Developing innovative and adaptable cultures, especially in service providers with long, and often proud, histories and traditions of product and control orientation, might cause tensions and be in conflict with current and past cultures. Thus, the very legacy of organizations that seek to be more service-oriented and innovative may represent a barrier to revolutionary transformation and to develop more adaptable and innovative cultures. Conflicts and tensions obviously represent barriers, but they are ultimately unavoidable in cultural transformations that challenge basic assumptions and institutionalized beliefs. Consequently, trust appears to be a novel mechanism for overcoming and balancing these challenges, as organizations seek to transform towards more adaptable and innovative cultures. In the chapter, the author argues that trust could potentially create favorable conditions for organizations that seek to be more service-oriented and experience-centric and develop more adaptable and innovative cultures.
Tor W. Andreassen, Simon Clatworthy, Tore Hillestad and Marika Lüders
Edited by Marika Lüders, Tor W. Andreassen, Simon Clatworthy and Tore Hillestad
Marika Lüders, Tor W. Andreassen, Simon Clatworthy and Tore Hillestad
In the introductory chapter, the editors respond to the fundamental goal for any firm: to maintain and build customer trust. The overall themes of the book are innovation, trust and customer experience. The book’s title – Innovating for Trust – reflects trust as an antecedent to adoption and commercial success, as well as an outcome of adoption and commercial success. In short, managers and innovators need to build trust into all activities of innovation. The chapter starts by defining and discussing the notion of innovation. Attempts to innovate are ultimately about forecasting what the future entails, and what customers may want. Innovative capabilities consequently include creative change thinking; not as an isolated act of a genius but as acts of picking up signals of change and opportunities. Also discussed are dimensions and types of innovations, and the editors distinguish between radical and incremental innovations, on the one hand, and sustaining and disruptive innovations, on the other hand. The notion of the innovation journey as a guide for reading the book is offered, together with an overview of the main contributions of the different parts of the book.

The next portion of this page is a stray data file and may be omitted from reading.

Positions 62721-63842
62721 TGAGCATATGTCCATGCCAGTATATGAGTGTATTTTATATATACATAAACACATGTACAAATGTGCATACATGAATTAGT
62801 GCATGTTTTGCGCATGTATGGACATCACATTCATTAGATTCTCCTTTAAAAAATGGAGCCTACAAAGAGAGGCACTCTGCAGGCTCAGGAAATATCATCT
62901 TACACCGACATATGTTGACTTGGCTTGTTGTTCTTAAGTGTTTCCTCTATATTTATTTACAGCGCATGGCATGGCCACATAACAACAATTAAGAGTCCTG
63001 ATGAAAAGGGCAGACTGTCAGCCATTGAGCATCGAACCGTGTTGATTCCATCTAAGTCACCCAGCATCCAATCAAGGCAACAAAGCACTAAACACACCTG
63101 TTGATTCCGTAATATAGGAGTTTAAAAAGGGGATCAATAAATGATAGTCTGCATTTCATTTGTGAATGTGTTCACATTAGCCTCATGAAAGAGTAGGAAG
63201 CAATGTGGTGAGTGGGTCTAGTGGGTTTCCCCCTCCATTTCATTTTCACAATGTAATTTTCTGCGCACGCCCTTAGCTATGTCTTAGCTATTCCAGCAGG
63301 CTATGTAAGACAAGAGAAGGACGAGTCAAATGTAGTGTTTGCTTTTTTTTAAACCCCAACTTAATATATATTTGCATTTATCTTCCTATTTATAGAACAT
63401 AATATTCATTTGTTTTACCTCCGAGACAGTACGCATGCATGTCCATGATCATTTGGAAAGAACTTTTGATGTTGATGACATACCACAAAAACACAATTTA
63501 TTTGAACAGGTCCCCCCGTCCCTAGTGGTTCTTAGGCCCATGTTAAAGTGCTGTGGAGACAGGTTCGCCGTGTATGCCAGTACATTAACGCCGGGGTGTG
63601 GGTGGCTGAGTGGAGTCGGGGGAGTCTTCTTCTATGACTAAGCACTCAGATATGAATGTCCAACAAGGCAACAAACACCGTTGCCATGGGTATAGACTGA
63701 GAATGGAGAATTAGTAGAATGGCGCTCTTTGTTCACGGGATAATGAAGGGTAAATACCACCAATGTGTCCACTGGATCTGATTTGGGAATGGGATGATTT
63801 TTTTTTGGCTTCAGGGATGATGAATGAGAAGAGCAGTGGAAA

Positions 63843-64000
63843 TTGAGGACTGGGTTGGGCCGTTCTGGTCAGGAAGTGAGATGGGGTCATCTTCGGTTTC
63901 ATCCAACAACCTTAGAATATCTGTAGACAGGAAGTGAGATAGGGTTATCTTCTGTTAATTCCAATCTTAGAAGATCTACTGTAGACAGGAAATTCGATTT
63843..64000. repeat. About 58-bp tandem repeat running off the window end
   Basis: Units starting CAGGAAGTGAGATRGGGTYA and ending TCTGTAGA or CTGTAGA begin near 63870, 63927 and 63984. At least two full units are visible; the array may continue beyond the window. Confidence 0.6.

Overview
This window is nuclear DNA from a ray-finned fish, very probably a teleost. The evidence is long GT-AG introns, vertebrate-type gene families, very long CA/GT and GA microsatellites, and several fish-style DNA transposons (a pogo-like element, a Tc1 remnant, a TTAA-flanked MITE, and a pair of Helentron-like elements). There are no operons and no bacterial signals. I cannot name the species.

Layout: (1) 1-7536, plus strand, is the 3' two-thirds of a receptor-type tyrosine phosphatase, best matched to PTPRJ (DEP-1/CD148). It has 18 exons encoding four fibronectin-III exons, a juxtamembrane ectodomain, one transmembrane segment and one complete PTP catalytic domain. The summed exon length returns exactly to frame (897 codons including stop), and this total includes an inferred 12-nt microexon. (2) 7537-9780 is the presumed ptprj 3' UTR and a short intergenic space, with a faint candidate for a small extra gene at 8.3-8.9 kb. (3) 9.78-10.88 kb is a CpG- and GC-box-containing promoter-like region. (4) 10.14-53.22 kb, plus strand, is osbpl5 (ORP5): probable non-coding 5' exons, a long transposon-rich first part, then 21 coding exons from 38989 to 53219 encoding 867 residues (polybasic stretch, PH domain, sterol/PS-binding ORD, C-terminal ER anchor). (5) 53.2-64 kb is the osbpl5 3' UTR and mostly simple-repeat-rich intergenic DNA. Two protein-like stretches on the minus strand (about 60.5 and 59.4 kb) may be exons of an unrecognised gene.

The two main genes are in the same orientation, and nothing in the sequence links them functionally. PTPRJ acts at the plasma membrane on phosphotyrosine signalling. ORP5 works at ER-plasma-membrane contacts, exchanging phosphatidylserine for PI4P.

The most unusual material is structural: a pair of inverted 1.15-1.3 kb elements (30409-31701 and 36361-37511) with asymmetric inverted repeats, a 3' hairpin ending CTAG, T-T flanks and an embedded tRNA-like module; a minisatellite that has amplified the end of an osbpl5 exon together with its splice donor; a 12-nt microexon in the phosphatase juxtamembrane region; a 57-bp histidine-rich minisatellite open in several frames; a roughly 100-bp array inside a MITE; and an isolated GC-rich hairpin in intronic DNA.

Birgitte Yttri, Annita Fjuk, Daniel Nordstad Grönquist and Tore Hillestad
The chapter focuses on cultural challenges a company encounters in its efforts to adapt to uncertainties and turbulent environments. The authors argue that companies will be able to achieve competitive advantage by developing organizational cultures with a high capacity for innovation and adaptability, and that future scenarios are practical tools to attain these goals. The arguments are based on scenario development among three Norwegian companies. The common challenge across the three companies is a need for radical innovation in order to adapt to more customer and service orientation, and that this involves significant processes of cultural transformation. The arguments are further exemplified by operationalization of the scenarios into service concepts in one of the case companies.